Almost 600 additional low cost rented homes need to be built every week in England in order to fix the broken housing market and help low incomes families escape poverty, it is claimed.
Plans announced by the Government will deliver less than 100 new low cost rented homes a week, one sixth of the extra supply needed, and a level deemed to fall far short of the number required, according to a report from the Joseph Rowntree Foundation (JRF).
It says that unless the Government ramps up the supply of low cost rented homes, England will see a shortfall of 355,000 affordable homes by the end of the current Parliament, following successive years of undersupply between 2011 and 2022.
JRF is calling on the Government to use its forthcoming Social Housing Green paper to commit to building 78,000 affordable homes a year so more families can enjoy a decent and secure life.
It adds that doing so would ease the pressure on families trapped in the expensive and insecure private rented sector as currently across the country, low earners face ‘eye watering’ private rents, in particular in London, the South East and Home Counties where rents are eating up to 40% of tenant earnings, more than twice the national average.
The analysis suggests that 78,000 low cost rented homes are required in England every year to meet demand, or 1,500 every week. But on average 47,520 affordable homes have been built in England each year since 2011, leading to a cumulative shortfall of 182,880 homes over the last six years. It means 577 new affordable homes are needed every week to make up the average 30,000 shortfall.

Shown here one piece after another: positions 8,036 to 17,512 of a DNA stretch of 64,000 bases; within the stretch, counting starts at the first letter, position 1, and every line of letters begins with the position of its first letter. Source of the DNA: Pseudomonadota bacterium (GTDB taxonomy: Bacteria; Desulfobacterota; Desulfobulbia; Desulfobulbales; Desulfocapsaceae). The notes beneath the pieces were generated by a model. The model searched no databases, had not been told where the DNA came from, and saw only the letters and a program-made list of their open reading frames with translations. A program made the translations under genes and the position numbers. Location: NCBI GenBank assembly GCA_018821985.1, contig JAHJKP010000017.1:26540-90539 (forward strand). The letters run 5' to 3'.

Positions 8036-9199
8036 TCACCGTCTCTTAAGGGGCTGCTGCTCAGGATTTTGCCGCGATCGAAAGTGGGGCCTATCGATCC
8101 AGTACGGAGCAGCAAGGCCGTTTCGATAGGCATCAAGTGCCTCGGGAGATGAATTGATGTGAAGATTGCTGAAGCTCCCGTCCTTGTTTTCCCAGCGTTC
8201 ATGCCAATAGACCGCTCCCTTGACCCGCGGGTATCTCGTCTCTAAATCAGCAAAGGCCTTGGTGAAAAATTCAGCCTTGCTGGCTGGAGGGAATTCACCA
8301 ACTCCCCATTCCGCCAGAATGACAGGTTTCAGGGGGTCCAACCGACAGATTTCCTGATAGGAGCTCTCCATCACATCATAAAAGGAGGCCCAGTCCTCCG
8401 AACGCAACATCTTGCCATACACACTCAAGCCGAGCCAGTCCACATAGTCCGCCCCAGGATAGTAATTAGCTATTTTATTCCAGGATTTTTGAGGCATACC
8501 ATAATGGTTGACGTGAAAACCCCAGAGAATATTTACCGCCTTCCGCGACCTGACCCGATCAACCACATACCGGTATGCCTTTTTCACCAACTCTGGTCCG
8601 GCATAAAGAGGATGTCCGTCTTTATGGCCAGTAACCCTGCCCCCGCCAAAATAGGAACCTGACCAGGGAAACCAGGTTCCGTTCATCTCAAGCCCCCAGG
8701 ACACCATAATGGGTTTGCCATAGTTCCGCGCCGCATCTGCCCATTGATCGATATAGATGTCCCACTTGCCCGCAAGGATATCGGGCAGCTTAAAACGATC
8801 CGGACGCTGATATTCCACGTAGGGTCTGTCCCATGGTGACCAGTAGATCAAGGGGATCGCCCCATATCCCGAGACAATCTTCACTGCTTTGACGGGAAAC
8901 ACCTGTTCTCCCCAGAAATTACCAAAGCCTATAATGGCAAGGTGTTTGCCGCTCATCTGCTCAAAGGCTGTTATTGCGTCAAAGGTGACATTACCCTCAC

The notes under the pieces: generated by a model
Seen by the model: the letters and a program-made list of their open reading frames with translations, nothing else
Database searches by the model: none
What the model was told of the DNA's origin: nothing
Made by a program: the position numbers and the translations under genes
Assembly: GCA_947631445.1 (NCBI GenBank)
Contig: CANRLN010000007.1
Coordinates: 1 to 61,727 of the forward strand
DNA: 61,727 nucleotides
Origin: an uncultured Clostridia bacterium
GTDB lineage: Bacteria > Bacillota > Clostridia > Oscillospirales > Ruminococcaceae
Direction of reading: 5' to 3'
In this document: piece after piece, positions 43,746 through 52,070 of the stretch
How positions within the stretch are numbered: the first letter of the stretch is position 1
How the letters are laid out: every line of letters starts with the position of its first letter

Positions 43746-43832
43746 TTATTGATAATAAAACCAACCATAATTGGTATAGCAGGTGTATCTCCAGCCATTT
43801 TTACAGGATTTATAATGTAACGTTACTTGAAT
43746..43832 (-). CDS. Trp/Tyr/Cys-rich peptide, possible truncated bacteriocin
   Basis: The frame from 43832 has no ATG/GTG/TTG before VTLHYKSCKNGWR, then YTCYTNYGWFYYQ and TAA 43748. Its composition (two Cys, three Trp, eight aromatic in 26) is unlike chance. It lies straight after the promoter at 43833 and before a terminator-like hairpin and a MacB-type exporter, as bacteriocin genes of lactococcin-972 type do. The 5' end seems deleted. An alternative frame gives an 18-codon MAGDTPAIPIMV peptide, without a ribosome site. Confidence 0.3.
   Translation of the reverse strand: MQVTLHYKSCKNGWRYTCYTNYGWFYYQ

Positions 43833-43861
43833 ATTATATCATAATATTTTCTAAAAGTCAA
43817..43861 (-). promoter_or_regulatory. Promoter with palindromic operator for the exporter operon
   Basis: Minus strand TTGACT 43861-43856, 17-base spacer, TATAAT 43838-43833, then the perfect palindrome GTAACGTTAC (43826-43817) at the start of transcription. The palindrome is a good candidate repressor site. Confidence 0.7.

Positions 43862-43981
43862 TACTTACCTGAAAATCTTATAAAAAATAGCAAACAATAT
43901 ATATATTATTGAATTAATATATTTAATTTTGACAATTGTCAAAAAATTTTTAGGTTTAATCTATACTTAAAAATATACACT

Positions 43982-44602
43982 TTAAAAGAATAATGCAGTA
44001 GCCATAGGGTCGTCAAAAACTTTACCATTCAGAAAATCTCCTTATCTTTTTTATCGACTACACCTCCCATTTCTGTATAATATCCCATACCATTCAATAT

If this rate continues, the shortfall will reach 335,000 by 2021/2022 and will result in more people struggling to make ends meet because of their housing costs, the report also points out.
It acknowledges that the Government has made some steps in the right direction. For example, the announcement of an additional £2 billion of investment in 2017. However, it is only expected to deliver around 5,000 additional social rented homes each year, less than 100 a week.
The analysis says that private rents are unaffordable for low earners in 53% of the country as in 171 out of 323 English local authorities even the cheapest rents are unaffordable for residents in the bottom 25% of local earnings. In these areas, the cheapest 25% of rents would cost people on low wages more than a third of their earnings every month, a common measure of housing affordability.
The London Borough of Westminster has the most unaffordable rents, at 79% of the pay packet of a low paid resident, followed by Kensington and Chelsea at 77%.
‘The Prime Minister has recognised that the housing market is broken and it’s welcome that the Government wants to get the country building the homes we desperately need. But this must include homes that people on low incomes can afford,’ said Campbell Robb, JRF chief executive.
‘The Government’s existing plans risk falling far short of the numbers of affordable homes required to ease the strain on families facing eye watering private rents. It is simply not right that so many people in our country are locked out of the opportunity to build a decent and secure life because of crippling housing costs,’ he added.